Archive for December, 2012

PostHeaderIcon Decode Secured Atmel Chip ATmega164A Heximal

We can decode secured Atmel Chip ATMEGA164A heximal, please view the secured Atmel Chip ATMEGA164A features for your reference:
Thus, when the BOD is not enabled, after setting the AINBG bit, the user must always allow the reference to start-up before the output from the Analog Comparator is used when decode secured Atmel Chip heximal.
The bandgap reference uses typically 10 µA, and to reduce power consumption in Power-down mode, the user can avoid the three conditions above to ensure that the reference is turned off before entering Power-down mode if Decode Secured Atmel Chip ATmega164A Heximal.
The ATtiny15L has two 8-bit Interrupt Mask control registers: GIMSK (General Interrupt Mask register) and TIMSK (Timer/Counter Interrupt Mask register) before decode secured Atmel Chip heximal.
When an interrupt occurs, the Global Interrupt Enable I-bit is cleared (zero) and all interrupts are disabled. The user software can set the I-bit (one) to enable interrupts. The Ibit is set (one) when a Return from Interrupt instruction (RETI) is executed.
When the heximal Counter is vectored to the actual interrupt vector in order to execute the interrupt handling routine, hardware clears the corresponding flag that generated the interrupt.
Some of the interrupt flags can also be cleared by writing a logical “1” to the flag bit position(s) to be cleared. If an interrupt condition occurs when the corresponding interrupt enable bit is cleared (zero), the interrupt flag will be set and remembered until the interrupt is enabled, or the flag is cleared by software if Decode Secured Atmel Chip ATmega164A Heximal.
If one or more interrupt conditions occur when the global interrupt enable bit is cleared (zero), the corresponding interrupt flag(s) will be set and remembered until the global interrupt enable bit is set (one), and will be executed by order of priority.
Note that external level interrupt does not have a flag, and will only be remembered for as long as the interrupt condition is present.
Note that the Status Register is not automatically stored when entering an interrupt routine and restored when returning from an interrupt routine. This must be handled by software if BREAK IC.

PostHeaderIcon Reverse Engineering Locked Chip ATmega164PA Firmware

We can reverse engineering locked chip ATMEGA164PA firmware, please view the locked chip ATMEGA164PA features for your reference:
The interrupt execution response for all the enabled AVR interrupts is four clock cycles minimum. After the four clock cycles the firmware vector address for the actual interrupt handling routine is executed.
During this 4-clock-cycle period, the firmware Counter (9 bits) is pushed onto the Stack. The vector is often a relative jump to the interrupt routine, and this jump takes two clock cycles.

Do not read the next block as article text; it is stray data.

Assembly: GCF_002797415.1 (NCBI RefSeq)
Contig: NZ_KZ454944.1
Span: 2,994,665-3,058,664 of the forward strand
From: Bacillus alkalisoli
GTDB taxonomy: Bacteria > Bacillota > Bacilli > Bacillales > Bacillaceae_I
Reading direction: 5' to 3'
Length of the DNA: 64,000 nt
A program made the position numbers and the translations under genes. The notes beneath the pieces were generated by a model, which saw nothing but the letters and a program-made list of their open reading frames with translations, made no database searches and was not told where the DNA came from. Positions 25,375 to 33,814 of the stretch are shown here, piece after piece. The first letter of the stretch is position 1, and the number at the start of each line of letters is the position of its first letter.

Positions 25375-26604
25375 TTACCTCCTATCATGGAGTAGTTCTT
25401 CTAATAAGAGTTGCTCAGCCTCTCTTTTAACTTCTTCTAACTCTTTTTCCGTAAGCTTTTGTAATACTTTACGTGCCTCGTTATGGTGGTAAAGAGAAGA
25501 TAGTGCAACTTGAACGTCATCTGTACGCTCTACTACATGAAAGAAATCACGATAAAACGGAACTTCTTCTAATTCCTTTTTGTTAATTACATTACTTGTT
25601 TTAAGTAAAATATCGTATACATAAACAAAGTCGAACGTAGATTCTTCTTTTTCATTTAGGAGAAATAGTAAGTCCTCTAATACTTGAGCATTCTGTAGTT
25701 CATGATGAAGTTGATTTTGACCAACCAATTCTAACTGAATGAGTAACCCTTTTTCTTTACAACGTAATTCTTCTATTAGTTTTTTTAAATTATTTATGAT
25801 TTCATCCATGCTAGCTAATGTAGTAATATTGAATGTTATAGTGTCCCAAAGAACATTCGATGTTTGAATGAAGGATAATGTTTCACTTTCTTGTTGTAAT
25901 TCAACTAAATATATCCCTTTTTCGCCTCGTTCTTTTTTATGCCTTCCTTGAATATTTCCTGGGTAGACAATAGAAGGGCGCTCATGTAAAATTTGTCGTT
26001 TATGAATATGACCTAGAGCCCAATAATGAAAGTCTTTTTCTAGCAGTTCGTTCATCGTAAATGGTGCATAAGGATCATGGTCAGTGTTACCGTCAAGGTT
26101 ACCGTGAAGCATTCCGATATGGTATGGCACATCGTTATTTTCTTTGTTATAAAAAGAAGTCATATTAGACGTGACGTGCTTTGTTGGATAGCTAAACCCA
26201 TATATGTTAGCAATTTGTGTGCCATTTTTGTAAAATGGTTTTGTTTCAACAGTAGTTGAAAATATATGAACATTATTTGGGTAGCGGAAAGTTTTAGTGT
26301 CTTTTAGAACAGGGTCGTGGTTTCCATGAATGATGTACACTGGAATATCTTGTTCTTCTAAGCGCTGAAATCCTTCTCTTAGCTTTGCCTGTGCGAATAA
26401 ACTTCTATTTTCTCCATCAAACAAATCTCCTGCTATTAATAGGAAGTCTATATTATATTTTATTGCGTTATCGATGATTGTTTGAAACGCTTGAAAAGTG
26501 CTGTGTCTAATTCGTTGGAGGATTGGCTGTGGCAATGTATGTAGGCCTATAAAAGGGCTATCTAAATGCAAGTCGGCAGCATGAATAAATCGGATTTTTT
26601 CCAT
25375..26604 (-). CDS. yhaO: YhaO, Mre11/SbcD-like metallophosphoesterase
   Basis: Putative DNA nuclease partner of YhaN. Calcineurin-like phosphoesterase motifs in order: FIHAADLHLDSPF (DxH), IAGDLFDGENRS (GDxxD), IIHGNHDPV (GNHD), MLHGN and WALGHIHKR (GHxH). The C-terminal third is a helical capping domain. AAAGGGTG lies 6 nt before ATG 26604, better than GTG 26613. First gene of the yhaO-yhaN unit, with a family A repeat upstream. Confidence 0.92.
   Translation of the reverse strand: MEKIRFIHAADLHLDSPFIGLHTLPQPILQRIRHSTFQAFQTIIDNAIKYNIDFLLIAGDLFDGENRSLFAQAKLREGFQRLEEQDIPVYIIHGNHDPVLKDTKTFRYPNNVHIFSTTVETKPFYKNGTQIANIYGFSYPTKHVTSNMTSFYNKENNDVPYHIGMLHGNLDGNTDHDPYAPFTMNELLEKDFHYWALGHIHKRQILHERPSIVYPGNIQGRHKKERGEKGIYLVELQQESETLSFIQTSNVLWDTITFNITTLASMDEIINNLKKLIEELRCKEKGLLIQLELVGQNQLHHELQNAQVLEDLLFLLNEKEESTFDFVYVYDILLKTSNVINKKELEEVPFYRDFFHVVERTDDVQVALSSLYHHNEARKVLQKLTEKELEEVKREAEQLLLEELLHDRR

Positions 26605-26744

If an interrupt occurs during execution of a multi cycle instruction, this instruction is completed before the interrupt is served. If an interrupt occurs when the MCU is in Sleep mode, the interrupt execution response time is increased by four clock cycles before Reverse Engineering Locked Chip ATmega164PA Firmware.
A return from an interrupt handling routine takes four clock cycles. During these four clock cycles, the firmware Counter (9 bits) is popped back from the Stack. When AVR exits from an interrupt, it will always return to the main firmware and execute one more instruction before any pending interrupt is served.
· Bit 7 – Res: Reserved Bit
This bit is a reserved bit in the atmega164pa and always reads as zero.
· Bit 6 – INT0: External Interrupt Request 0 Enable
When the INT0 bit is set (one) and the I-bit in the Status Register (SREG) is set (one), the external pin interrupt is activated.
The Interrupt Sense Control0 bits 1/0 (ISC01 and ISC00) in the MCU general Control Register (MCUCR) define whether the external interrupt is activated on rising or falling edge, on pin change, or low level of the INT0 pin after Reverse Engineering Locked Chip ATmega164PA Firmware.
Activity on the pin will cause an interrupt request even if INT0 is configured as an output. The corresponding interrupt of External Interrupt Request 0 is executed from firmware memory address $001. See also “External Interrupts.”
· Bit 5 – PCIE: Pin Change Interrupt Enable
When the PCIE bit is set (one) and the I-bit in the Status Register (SREG) is set (one), the interrupt on pin change is enabled. Any change on any input or I/O pin will cause an interrupt.
The corresponding interrupt of Pin Change Interrupt Request is executed from firmware memory address $002. See also “Pin Change Interrupt.”
· Bits 4..0 – Res: Reserved Bits
These bits are reserved bits in the atmega164pa and always read as zero.
· Bit 6 – INTF0: External Interrupt Flag0
When an edge or logic change on the INT0 pin triggers an interrupt request, INTF0 becomes set (one). If the I-bit in SREG and the INT0 bit in GIMSK are set (one), the MCU will jump to the interrupt vector at address $001 before Reverse Engineering Locked Chip ATmega164PA Firmware.
The flag is cleared when the interrupt routine is executed. Alternatively, the flag can be cleared by writing a logical “1” to it. The flag is always cleared when INT0 is configured as level interrupt.
· Bit 5 – PCIF: Pin Change Interrupt Flag